Young Folks' History of Rome eBook

This eBook from the Gutenberg Project consists of approximately 220 pages of information about Young Folks' History of Rome.

The two Emperors were good soldiers, and kept the enemies back, so that Diocletian celebrated a triumph at Nicomedia; but he had an illness just after, and, as he was fifty-nine years old, he decided that it would be better to resign the empire while he was still in his full strength, and he persuaded Maximian to do the same, in 305, making Constantius and Galerius Emperors in their stead.  Constantius stopped the persecution in the West, but it raged as much as ever in the East under Galerius and the Caesar he had appointed, whose name was Daza, but who called himself Maximin.  Constantius fought bravely, both in Britain and Gaul, with the enemies who tried to break into the empire.  The Franks, one of the Teuton nations, were constantly breaking in on the eastern frontier of Gaul, and the Caledonians on the northern border of the settlement of Britain.  He opposed them gallantly, and was much loved, but he died at York, 305, and Galerius passed over his son Constantine, and appointed a favorite of his own named Licinius.  Constantine was so much beloved by the army and people of Gaul that they proclaimed him Emperor, and he held the province of Britain and Gaul securely against all enemies.

Old Maximian, who had only retired on the command of Diocletian, now came out from his retreat, and called on his colleague to do the same; but Diocletian was far too happy on his little farm at Salona to leave it, and answered the messenger who urged him again to take upon him the purple with—­“Come and look at the cabbages I have planted.”  However, Maximian was accepted as the true Emperor by the Senate, and made his son Maxentius, Caesar, while he allied himself with Constantine, to whom he gave his daughter Fausta in marriage.  Maxentius turned out a rebel, and drove the old man away to Marseilles, where Constantine gave him a home on condition of his not interfering with government; but he could not rest, and raised the troops in the south against his son-in-law.  Constantine’s army marched eagerly against him and made him prisoner, but even then he was pardoned; yet he still plotted, and tried to persuade his daughter Fausta to murder her husband.  Upon this Constantine was obliged to have him put to death.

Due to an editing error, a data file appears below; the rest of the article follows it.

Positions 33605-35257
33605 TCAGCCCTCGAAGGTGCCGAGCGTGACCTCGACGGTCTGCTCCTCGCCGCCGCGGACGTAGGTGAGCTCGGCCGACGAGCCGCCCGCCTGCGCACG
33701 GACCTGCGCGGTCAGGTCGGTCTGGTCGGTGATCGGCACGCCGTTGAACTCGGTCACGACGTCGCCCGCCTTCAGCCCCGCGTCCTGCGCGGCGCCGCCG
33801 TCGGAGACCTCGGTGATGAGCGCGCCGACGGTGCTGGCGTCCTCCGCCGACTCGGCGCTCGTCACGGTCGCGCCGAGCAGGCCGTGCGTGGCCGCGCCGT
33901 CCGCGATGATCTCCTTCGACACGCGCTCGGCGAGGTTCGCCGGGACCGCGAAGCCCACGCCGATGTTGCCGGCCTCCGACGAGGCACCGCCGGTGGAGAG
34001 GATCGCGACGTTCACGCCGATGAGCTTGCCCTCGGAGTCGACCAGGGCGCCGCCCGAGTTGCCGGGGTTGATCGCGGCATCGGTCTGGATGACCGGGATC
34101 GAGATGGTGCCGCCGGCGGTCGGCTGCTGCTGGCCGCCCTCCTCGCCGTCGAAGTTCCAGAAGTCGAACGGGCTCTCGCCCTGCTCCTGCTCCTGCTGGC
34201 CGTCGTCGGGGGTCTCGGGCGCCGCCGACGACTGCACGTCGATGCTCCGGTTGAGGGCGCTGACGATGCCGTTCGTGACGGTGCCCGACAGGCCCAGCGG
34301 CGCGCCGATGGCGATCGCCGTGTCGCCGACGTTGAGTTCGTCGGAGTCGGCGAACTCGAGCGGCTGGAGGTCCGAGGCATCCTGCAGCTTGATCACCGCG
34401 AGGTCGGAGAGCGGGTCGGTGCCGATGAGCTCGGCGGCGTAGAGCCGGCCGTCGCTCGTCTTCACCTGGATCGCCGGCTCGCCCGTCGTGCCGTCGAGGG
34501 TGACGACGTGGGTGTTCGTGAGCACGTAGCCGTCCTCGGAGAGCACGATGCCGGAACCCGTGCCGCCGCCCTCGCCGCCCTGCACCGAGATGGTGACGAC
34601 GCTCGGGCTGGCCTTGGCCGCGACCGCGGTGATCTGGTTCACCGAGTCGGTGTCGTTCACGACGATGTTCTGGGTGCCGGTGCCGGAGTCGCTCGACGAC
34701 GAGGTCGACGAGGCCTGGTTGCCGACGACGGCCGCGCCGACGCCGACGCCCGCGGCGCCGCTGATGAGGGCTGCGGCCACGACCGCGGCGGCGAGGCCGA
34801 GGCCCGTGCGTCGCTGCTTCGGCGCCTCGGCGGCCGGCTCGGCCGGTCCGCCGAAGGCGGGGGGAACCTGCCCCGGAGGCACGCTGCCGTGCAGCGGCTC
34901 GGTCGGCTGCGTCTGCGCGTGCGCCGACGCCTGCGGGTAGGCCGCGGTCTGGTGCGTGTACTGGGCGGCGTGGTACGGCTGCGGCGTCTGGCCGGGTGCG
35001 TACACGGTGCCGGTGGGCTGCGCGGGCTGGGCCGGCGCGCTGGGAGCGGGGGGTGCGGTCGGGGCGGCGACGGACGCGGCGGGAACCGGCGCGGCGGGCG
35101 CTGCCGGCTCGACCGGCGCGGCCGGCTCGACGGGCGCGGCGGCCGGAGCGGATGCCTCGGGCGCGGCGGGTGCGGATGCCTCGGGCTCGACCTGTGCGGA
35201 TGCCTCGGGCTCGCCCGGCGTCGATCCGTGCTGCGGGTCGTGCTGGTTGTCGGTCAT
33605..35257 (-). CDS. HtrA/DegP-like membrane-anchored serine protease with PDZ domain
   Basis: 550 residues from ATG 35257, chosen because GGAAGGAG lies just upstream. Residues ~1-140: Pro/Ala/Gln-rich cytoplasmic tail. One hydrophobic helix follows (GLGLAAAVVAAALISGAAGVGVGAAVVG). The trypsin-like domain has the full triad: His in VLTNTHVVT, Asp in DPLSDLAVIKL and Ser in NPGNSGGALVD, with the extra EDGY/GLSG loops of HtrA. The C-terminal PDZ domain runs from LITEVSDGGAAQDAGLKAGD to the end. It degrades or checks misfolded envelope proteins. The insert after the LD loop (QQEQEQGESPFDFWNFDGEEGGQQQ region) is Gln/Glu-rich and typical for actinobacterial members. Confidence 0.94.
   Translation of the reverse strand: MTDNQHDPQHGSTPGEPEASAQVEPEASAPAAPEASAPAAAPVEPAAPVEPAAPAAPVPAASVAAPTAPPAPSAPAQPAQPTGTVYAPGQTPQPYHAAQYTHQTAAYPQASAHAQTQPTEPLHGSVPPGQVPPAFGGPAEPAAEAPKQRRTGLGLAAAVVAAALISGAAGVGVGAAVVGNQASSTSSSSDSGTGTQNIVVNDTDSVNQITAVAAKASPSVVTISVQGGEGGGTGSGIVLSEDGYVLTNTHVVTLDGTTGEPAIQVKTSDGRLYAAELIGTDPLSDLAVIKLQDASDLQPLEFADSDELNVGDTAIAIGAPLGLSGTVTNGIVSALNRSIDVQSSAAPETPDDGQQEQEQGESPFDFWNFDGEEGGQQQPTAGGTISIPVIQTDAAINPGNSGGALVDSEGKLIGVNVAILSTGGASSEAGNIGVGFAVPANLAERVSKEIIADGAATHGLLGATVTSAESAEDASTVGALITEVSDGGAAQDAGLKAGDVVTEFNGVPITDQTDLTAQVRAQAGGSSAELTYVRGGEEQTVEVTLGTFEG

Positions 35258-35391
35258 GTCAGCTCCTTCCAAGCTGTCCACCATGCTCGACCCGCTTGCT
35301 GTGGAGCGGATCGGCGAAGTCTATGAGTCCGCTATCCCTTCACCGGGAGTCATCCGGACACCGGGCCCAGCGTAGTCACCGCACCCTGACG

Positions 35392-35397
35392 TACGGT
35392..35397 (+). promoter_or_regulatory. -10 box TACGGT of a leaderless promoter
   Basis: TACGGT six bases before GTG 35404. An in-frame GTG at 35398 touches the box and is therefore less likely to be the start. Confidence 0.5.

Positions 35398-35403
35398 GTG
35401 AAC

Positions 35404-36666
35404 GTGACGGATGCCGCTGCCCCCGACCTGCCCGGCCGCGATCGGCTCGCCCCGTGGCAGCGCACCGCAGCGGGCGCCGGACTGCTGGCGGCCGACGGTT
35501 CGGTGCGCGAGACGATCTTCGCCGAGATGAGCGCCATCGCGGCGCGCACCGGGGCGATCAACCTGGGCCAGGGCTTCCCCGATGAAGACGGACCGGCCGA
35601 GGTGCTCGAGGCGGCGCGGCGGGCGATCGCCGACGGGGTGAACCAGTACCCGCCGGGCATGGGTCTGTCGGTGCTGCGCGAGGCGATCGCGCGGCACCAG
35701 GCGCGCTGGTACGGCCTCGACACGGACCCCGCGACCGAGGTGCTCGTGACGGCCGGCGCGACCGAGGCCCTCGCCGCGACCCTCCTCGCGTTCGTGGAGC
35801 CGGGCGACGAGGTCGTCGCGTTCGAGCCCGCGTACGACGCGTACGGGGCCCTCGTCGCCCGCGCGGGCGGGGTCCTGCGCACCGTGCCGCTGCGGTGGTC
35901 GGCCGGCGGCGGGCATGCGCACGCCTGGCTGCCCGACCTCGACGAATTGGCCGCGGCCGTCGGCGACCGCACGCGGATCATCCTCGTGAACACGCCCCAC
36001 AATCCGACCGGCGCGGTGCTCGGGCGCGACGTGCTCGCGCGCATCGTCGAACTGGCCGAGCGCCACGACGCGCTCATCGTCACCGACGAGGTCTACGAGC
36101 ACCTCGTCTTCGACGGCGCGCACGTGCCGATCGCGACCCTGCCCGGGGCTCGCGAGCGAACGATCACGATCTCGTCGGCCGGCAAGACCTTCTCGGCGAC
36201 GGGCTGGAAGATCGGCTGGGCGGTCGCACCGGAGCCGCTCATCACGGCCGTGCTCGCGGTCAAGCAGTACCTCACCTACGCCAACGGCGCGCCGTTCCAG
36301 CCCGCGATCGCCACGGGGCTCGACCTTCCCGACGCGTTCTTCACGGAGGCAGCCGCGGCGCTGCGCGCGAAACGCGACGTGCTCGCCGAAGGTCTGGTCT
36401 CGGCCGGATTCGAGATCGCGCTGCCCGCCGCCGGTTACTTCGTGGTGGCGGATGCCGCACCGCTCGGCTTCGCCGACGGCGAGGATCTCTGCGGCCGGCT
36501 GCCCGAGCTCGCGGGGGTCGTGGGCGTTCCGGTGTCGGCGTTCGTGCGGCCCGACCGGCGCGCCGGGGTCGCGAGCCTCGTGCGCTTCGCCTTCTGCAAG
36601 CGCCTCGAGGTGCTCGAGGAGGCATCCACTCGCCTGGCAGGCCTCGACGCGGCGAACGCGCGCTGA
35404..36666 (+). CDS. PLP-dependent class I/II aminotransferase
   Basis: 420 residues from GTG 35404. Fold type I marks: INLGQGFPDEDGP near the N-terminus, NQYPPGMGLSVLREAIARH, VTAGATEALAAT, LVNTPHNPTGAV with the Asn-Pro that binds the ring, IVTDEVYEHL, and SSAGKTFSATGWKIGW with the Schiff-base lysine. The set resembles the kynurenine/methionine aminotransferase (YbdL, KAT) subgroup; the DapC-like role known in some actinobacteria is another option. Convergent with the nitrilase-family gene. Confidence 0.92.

Galerius died soon after of a horrible disease, during which he was filled with remorse for his cruelties to the Christians, sent to entreat their prayers, and stopped the persecution.  On his death, Licinius seized part of his dominions, and there were four men calling themselves Emperors—­Licinius in Asia, Daza Maximin in Egypt, Maxentius at Rome, and Constantine in Gaul.

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Young Folks' History of Rome from Project Gutenberg. Public domain.
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